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Enough With Bought And Paid-For Politicians
Molly Ivins writes:

The extent to which not just state legislatures but the Congress of the United States are now run by large corporate special interests is beyond mere recognition as fact. The takeover is complete. Newt Gingrich and Tom DeLay put in place a system in which it's not a question of letting the head of the camel into the tent -- the camels run the place.

It has all happened quite quickly -- in less than 20 years. Laws were changed and regulations repealed until an Enron can set sail without responsibility, supervision or accountability. The business pages are fond of trumpeting the merits of "transparency" and "accountability," but you will notice whenever there is a chance to roll back any of New Deal regs, the corporations go for broke trying to get rid of them entirely.

I'm not attempting to make this a partisan deal -- only 73 percent of Enron's political donations went to Republicans. But I'll be damned if Enron's No. 1 show pony politician, George W. Bush, should be allowed to walk away from this. Ken Lay gave $139,500 to Bush over the years. He chipped in $100,000 to the Bush Cheney Inaugural Fund in 2000 and $10K to the Bush-Cheney Recount Fund.

Plus, Enron's PAC gave Bush $113,800 for his '94 and '98 political races and another $312,500 from its executives. Bush got 14 free rides on Enron's corporate jets during the 2000 campaign, including at least two during the recount. Until January 2004, Enron was Bush's top contributor.

And what did it get for its money? Ken Lay was on Bush's short list to be energy secretary. He not only almost certainly served on Cheney's energy task force, there is every indication that the task force's energy plan, the one we have been on for five years, is in fact the Enron plan. Lay used Bush as an errand boy, calling the governor of Texas and having him phone Tom Ridge of Pennsylvania to vouch for what swell energy deregulation bills Enron was sponsoring in states all over the country.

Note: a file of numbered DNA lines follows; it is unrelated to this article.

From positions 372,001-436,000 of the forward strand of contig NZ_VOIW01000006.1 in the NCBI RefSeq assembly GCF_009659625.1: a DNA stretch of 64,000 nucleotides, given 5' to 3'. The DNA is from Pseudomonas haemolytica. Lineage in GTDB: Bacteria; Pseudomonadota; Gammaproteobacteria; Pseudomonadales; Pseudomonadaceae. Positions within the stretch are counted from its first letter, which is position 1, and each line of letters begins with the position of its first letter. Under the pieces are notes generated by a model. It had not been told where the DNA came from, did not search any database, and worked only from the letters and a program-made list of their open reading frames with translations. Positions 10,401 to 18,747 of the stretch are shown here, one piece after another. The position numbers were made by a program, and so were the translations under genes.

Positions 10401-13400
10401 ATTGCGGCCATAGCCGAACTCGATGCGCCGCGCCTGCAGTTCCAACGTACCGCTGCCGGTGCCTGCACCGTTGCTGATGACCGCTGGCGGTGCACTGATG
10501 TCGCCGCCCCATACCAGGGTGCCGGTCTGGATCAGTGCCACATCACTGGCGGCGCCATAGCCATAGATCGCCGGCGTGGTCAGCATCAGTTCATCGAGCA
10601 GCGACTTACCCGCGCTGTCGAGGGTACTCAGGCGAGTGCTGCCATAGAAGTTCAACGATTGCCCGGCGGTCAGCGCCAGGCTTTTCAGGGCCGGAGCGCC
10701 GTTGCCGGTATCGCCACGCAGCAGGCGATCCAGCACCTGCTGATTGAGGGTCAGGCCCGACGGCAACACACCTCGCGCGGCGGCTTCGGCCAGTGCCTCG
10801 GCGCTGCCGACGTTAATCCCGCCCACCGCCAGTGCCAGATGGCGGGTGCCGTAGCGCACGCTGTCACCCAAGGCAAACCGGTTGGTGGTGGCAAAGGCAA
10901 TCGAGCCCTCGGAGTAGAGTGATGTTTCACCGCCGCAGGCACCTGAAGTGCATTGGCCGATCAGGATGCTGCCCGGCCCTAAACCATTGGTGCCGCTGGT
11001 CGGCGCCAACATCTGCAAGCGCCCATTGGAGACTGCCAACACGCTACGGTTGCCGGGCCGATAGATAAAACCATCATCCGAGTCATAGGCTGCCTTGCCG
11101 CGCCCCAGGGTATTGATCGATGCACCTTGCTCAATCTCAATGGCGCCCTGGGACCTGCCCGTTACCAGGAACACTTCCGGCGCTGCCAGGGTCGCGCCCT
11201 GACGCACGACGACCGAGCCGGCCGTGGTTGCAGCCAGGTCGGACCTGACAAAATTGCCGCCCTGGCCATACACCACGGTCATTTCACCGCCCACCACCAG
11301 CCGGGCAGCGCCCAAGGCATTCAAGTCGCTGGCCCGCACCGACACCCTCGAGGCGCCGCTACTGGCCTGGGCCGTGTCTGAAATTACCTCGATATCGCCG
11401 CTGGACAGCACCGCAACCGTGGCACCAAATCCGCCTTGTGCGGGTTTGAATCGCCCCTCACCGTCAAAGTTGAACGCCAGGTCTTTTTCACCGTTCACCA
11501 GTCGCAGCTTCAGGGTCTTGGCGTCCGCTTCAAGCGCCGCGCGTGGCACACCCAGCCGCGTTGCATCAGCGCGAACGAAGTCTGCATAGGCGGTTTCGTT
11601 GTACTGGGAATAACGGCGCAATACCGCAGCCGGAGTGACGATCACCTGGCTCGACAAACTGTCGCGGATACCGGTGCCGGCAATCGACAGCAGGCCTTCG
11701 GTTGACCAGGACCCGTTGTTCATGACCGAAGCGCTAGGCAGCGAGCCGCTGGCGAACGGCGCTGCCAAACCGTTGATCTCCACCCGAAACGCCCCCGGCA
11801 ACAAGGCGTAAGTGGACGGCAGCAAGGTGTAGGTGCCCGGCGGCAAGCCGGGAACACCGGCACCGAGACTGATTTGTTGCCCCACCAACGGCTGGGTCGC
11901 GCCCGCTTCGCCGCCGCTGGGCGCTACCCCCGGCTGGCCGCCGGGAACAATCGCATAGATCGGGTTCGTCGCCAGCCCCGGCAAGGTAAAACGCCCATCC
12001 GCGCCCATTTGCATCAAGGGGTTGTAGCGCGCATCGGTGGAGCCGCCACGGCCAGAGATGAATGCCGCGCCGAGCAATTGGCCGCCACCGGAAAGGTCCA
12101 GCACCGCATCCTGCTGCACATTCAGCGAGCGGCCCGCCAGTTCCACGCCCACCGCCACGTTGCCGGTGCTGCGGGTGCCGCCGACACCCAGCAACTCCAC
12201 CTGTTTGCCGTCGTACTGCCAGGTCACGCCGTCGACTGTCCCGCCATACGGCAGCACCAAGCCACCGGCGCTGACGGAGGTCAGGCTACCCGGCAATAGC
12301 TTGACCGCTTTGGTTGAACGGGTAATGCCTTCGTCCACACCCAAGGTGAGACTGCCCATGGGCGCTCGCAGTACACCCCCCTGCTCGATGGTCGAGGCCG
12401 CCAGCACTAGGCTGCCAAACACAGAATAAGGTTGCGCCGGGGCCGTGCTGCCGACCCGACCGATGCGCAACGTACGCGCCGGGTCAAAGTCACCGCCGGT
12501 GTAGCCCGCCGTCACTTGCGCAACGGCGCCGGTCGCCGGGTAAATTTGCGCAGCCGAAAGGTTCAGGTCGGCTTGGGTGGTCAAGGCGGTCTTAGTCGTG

It seems to me we all understand this is a systemic problem. We need to reform the political system, or we'll lose the democracy. I don't think it's that hard. It doesn't take rocket science. We've done it before successfully at the presidential level and tried it several places at the state level. Public campaign financing isn't perfect and can doubtlessly be improved upon as we go. Let us begin.

Posted by aalkon at June 2, 2006 7:08 AM

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Comments

Amy, Amen! Our Congress, nay, our entire federal political system is rife with money talking. Thank you for so succinctly pointing out the filth that pollutes our government. We libertarians are not only among the sad few able to recognize this, libertarians are also the smartest and sexiest people to walk the earth. Or so I've convinced myself.

God bless,
Shawn (aka Joab)

Posted by: Joab at June 4, 2006 11:06 AM

D'oh. Just noticed that Molly Ivins wrote that. It's still good stuff, albeit from a partisan.

Posted by: Shawn at June 4, 2006 11:09 AM

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